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Legislative Assembly for the ACT: 1999 Week 1 Hansard (8 December) . . Page.. 3980 ..

MS TUCKER (continuing):

imposed by the Assembly without any provision being put in place for the courts to have the discretion to determine that it is the just and sensible thing socially for a particular penalty to be applied. That is my concern about the civil liberties issue relating to being able to seize a person's vehicle.

I would have thought that the behaviour of the driver of the vehicle would be the problem, not the car itself, which is just the means of transport. If the driver is breaking the law, then it would seem to be more consistent to take away their licence to drive, as occurs under drink-driving laws, than to take away their car. For a number of reasons, I am really concerned about this matter and I do ask Mr Smyth to look at the information I have just put before this place about the relationship between speed and casualty crashes and the penalties applied there compared with the penalties that this place has imposed on the offence of drink-driving, which is a very serious issue for road trauma.

I do not believe that Mr Rugendyke's legislation, if passed, will in any way give credibility to this Assembly in terms of the consistent approach or the lack of a consistent approach that is taken to these issues of behaviour and road management. They are in quite a mess now and could become worse if this provision is passed.

MR STANHOPE (Leader of the Opposition) (12.25): Mr Speaker, I rise to express the same concerns as have been expressed by my colleague Mr Hargreaves and by Ms Tucker. I do think that the approach taken in this legislation really is out of kilter with the approach that we have taken in relation to the punishment of traffic offenders and traffic offences. I think that the hierarchy of penalties or the responses that this legislation proposes are simply out of kilter. Not only are they out of kilter, but also I think that some of the responses to this newfound offence of burnouts or wheel spinning simply are inappropriate.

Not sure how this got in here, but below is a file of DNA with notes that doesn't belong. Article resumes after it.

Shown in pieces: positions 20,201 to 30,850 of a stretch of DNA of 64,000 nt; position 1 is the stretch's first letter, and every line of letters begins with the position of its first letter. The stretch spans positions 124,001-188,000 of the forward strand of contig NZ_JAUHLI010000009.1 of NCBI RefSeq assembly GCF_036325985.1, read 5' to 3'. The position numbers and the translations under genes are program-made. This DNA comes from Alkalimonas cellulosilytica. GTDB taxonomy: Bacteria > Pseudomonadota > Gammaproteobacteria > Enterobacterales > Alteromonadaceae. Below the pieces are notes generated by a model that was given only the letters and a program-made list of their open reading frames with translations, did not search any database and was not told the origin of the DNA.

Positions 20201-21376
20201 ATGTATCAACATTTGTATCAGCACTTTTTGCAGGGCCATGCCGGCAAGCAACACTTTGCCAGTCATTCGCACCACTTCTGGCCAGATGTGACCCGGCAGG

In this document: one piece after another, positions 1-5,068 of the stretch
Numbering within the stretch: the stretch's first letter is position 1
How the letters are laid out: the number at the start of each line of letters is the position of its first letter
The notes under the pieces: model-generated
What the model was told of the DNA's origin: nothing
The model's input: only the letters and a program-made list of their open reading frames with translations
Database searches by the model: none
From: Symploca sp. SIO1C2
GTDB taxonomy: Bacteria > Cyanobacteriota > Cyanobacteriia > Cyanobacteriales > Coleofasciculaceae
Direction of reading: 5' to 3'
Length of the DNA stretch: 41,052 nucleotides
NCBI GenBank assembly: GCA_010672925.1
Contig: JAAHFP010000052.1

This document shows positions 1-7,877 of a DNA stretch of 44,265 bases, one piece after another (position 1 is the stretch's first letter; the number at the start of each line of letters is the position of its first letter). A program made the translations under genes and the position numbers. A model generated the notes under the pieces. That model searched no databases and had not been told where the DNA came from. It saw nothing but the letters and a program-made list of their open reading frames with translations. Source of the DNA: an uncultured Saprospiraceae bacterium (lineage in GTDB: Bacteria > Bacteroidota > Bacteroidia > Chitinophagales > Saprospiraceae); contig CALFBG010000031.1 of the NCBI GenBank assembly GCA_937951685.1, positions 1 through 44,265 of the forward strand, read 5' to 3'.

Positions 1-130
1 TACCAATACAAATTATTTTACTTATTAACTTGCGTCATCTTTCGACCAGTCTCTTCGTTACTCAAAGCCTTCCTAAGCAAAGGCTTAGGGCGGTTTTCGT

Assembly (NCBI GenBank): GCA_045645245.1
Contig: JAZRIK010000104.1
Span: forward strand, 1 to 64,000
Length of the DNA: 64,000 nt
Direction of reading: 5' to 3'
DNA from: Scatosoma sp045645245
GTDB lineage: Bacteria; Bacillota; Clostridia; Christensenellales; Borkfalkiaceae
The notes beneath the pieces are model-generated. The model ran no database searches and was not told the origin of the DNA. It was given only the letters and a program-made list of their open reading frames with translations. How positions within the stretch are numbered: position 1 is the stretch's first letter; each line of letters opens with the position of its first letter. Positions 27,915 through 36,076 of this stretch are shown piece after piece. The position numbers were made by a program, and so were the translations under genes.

We are reclassifying this offence of racing, this offence of wheel spinning or this offence of burnouts. In the existing legislation it probably comes under dangerous driving. We are reclassifying an existing offence. This behaviour is an offence under the existing legislation. We are reclassifying an existing offence for the sake of appearances, so that we look tough, so that we look as though we are actually doing something, but all we are doing is renaming an existing offence and applying to it a colourful and draconian penalty.

We are taking what is an existing offence of dangerous driving and giving it a new name - burnouts or wheel spinning - and we are applying this regime of punishment, namely, the prospect of seizure followed by the prospect of the vehicle being impounded and forfeited and eventually, in the context of perhaps more than one offence, the vehicle simply being sold. As Ms Tucker has said in some detail, this is not a response that we apply to the whole range of offences in the motor traffic legislation that each of us in this place would accept absolutely are more serious, more dangerous and more deserving of that level of ultimate sanction that we have available to us as a parliament.

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